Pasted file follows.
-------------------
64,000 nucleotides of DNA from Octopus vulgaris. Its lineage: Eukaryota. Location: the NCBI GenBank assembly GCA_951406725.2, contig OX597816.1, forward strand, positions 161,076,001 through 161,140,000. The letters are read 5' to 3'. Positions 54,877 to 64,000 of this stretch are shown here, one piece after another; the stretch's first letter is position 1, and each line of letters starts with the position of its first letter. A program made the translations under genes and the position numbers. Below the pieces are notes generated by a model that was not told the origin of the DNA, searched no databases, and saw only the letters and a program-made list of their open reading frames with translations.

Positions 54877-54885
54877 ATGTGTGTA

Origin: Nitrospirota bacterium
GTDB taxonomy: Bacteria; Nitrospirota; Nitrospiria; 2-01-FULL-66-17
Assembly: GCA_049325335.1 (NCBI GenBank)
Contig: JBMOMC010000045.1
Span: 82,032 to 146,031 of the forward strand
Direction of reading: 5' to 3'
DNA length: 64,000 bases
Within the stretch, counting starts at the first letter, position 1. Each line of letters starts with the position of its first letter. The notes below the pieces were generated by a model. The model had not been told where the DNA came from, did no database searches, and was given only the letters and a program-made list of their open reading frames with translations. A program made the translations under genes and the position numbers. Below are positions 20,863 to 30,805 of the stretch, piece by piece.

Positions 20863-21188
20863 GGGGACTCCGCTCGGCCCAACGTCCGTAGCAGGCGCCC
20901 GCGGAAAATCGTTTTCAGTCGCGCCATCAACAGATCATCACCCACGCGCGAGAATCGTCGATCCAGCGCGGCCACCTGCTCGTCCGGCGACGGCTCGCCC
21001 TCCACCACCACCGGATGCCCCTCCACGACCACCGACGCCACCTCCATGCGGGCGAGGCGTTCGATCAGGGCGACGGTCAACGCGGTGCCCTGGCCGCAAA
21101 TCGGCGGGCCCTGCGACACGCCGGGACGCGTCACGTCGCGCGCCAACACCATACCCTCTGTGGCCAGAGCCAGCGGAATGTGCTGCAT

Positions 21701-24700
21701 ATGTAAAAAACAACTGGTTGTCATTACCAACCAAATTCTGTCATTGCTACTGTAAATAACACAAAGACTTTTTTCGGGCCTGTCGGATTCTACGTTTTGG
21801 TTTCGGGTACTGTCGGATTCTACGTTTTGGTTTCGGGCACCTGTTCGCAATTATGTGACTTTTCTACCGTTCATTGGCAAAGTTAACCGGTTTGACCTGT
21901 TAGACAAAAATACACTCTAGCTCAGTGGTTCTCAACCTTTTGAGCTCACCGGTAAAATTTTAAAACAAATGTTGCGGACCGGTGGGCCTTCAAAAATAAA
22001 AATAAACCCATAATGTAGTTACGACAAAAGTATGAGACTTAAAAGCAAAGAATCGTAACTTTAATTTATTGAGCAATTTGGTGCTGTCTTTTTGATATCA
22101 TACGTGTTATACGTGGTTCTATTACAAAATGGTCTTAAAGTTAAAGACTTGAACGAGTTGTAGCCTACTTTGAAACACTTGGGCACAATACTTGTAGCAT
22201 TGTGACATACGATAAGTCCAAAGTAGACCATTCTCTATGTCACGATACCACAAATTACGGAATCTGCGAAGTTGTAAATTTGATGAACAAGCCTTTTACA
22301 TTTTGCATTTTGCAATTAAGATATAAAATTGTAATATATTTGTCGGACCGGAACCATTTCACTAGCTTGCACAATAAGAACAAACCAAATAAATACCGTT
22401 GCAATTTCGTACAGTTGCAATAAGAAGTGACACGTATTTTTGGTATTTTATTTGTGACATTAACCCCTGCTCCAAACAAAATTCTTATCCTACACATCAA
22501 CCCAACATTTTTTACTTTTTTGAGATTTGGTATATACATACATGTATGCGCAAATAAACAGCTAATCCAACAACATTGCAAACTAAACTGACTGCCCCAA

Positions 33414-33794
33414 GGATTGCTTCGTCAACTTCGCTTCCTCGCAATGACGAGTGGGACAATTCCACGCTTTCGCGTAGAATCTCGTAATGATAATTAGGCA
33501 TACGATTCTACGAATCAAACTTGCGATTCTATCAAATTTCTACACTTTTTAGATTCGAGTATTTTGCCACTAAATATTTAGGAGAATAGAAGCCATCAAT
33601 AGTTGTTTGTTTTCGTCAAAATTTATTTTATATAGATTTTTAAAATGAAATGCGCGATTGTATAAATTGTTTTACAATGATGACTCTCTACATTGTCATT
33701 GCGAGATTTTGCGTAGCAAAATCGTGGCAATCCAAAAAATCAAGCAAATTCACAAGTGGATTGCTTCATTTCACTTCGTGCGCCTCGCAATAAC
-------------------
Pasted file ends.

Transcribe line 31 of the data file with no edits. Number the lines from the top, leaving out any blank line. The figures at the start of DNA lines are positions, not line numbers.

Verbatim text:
33701 GCGAGATTTTGCGTAGCAAAATCGTGGCAATCCAAAAAATCAAGCAAATTCACAAGTGGATTGCTTCATTTCACTTCGTGCGCCTCGCAATAAC